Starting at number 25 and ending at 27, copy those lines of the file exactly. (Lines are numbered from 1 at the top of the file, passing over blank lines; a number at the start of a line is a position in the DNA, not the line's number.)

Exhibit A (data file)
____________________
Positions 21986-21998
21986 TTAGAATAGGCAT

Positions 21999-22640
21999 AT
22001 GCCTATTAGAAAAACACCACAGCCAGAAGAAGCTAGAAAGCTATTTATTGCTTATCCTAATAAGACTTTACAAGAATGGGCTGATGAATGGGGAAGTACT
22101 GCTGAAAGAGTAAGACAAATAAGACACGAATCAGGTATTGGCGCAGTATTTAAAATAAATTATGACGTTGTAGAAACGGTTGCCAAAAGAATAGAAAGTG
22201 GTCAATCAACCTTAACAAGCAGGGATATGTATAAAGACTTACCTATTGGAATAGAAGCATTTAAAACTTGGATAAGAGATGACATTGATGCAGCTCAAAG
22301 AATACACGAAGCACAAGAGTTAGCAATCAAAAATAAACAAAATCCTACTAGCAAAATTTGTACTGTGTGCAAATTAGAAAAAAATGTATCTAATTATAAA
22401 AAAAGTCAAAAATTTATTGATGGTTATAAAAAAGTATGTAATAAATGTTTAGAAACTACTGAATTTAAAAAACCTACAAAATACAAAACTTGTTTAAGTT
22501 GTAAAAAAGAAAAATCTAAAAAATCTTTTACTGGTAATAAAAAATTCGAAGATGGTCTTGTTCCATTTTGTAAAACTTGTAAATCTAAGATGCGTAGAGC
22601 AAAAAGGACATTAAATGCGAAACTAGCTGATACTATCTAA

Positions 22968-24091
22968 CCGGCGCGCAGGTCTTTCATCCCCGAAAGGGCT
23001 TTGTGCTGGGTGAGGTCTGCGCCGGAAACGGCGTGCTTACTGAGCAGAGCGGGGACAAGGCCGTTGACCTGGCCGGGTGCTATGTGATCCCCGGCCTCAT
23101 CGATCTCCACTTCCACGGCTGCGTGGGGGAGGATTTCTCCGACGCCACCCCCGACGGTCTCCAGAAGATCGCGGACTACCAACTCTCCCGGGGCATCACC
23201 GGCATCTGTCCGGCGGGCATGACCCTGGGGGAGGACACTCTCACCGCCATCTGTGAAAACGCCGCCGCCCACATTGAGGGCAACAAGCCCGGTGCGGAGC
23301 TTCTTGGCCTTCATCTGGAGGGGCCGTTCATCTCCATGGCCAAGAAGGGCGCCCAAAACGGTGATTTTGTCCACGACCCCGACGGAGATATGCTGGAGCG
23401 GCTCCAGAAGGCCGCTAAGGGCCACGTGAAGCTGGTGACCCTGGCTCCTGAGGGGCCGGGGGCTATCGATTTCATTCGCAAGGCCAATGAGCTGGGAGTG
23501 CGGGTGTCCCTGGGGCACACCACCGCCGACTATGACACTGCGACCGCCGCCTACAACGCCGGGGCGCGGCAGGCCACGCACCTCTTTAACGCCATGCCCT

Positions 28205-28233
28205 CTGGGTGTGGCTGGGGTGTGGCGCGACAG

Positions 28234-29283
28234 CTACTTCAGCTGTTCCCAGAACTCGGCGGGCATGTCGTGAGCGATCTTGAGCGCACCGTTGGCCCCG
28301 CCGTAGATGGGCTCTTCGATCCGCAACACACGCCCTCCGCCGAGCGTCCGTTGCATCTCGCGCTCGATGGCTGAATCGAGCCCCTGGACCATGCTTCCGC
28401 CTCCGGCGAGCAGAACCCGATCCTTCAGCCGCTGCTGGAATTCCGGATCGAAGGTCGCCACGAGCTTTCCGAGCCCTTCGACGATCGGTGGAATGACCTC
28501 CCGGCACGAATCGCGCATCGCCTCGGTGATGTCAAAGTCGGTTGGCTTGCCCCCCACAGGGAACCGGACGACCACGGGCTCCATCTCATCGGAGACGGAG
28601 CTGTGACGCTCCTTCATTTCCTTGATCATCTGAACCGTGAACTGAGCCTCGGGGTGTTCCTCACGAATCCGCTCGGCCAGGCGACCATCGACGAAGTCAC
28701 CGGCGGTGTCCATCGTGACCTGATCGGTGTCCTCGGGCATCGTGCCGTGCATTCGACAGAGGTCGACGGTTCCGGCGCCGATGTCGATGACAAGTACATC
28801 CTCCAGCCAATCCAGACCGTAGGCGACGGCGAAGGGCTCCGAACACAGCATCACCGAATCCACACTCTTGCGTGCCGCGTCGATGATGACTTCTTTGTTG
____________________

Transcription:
28401 CTCCGGCGAGCAGAACCCGATCCTTCAGCCGCTGCTGGAATTCCGGATCGAAGGTCGCCACGAGCTTTCCGAGCCCTTCGACGATCGGTGGAATGACCTC
28501 CCGGCACGAATCGCGCATCGCCTCGGTGATGTCAAAGTCGGTTGGCTTGCCCCCCACAGGGAACCGGACGACCACGGGCTCCATCTCATCGGAGACGGAG
28601 CTGTGACGCTCCTTCATTTCCTTGATCATCTGAACCGTGAACTGAGCCTCGGGGTGTTCCTCACGAATCCGCTCGGCCAGGCGACCATCGACGAAGTCAC